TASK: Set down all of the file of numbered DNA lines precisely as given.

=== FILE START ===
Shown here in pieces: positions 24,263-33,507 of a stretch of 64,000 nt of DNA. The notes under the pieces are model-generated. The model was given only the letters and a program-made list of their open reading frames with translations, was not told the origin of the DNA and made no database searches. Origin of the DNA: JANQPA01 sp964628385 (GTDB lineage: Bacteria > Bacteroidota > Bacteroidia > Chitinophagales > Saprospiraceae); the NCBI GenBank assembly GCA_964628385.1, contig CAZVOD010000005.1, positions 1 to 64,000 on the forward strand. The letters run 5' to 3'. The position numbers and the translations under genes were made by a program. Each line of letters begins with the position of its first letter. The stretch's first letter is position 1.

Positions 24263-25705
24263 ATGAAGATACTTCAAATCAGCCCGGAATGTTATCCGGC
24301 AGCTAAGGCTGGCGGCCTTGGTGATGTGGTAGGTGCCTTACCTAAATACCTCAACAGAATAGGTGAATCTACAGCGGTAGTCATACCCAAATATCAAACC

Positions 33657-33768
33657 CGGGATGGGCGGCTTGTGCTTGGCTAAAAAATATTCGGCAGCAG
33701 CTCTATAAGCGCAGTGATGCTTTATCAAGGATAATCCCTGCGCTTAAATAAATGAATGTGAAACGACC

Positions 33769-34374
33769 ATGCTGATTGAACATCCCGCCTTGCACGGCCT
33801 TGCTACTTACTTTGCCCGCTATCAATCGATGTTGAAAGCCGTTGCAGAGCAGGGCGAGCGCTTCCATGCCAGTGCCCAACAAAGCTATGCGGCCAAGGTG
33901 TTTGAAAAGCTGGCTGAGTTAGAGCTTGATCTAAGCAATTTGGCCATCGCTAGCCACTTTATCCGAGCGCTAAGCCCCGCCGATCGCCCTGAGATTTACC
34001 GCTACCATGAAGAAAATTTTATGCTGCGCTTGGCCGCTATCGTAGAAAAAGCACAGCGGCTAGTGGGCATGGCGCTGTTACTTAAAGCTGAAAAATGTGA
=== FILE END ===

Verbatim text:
Shown here in pieces: positions 24,263-33,507 of a stretch of 64,000 nt of DNA. The notes under the pieces are model-generated. The model was given only the letters and a program-made list of their open reading frames with translations, was not told the origin of the DNA and made no database searches. Origin of the DNA: JANQPA01 sp964628385 (GTDB lineage: Bacteria > Bacteroidota > Bacteroidia > Chitinophagales > Saprospiraceae); the NCBI GenBank assembly GCA_964628385.1, contig CAZVOD010000005.1, positions 1 to 64,000 on the forward strand. The letters run 5' to 3'. The position numbers and the translations under genes were made by a program. Each line of letters begins with the position of its first letter. The stretch's first letter is position 1.

Positions 24263-25705
24263 ATGAAGATACTTCAAATCAGCCCGGAATGTTATCCGGC
24301 AGCTAAGGCTGGCGGCCTTGGTGATGTGGTAGGTGCCTTACCTAAATACCTCAACAGAATAGGTGAATCTACAGCGGTAGTCATACCCAAATATCAAACC

Positions 33657-33768
33657 CGGGATGGGCGGCTTGTGCTTGGCTAAAAAATATTCGGCAGCAG
33701 CTCTATAAGCGCAGTGATGCTTTATCAAGGATAATCCCTGCGCTTAAATAAATGAATGTGAAACGACC

Positions 33769-34374
33769 ATGCTGATTGAACATCCCGCCTTGCACGGCCT
33801 TGCTACTTACTTTGCCCGCTATCAATCGATGTTGAAAGCCGTTGCAGAGCAGGGCGAGCGCTTCCATGCCAGTGCCCAACAAAGCTATGCGGCCAAGGTG
33901 TTTGAAAAGCTGGCTGAGTTAGAGCTTGATCTAAGCAATTTGGCCATCGCTAGCCACTTTATCCGAGCGCTAAGCCCCGCCGATCGCCCTGAGATTTACC
34001 GCTACCATGAAGAAAATTTTATGCTGCGCTTGGCCGCTATCGTAGAAAAAGCACAGCGGCTAGTGGGCATGGCGCTGTTACTTAAAGCTGAAAAATGTGA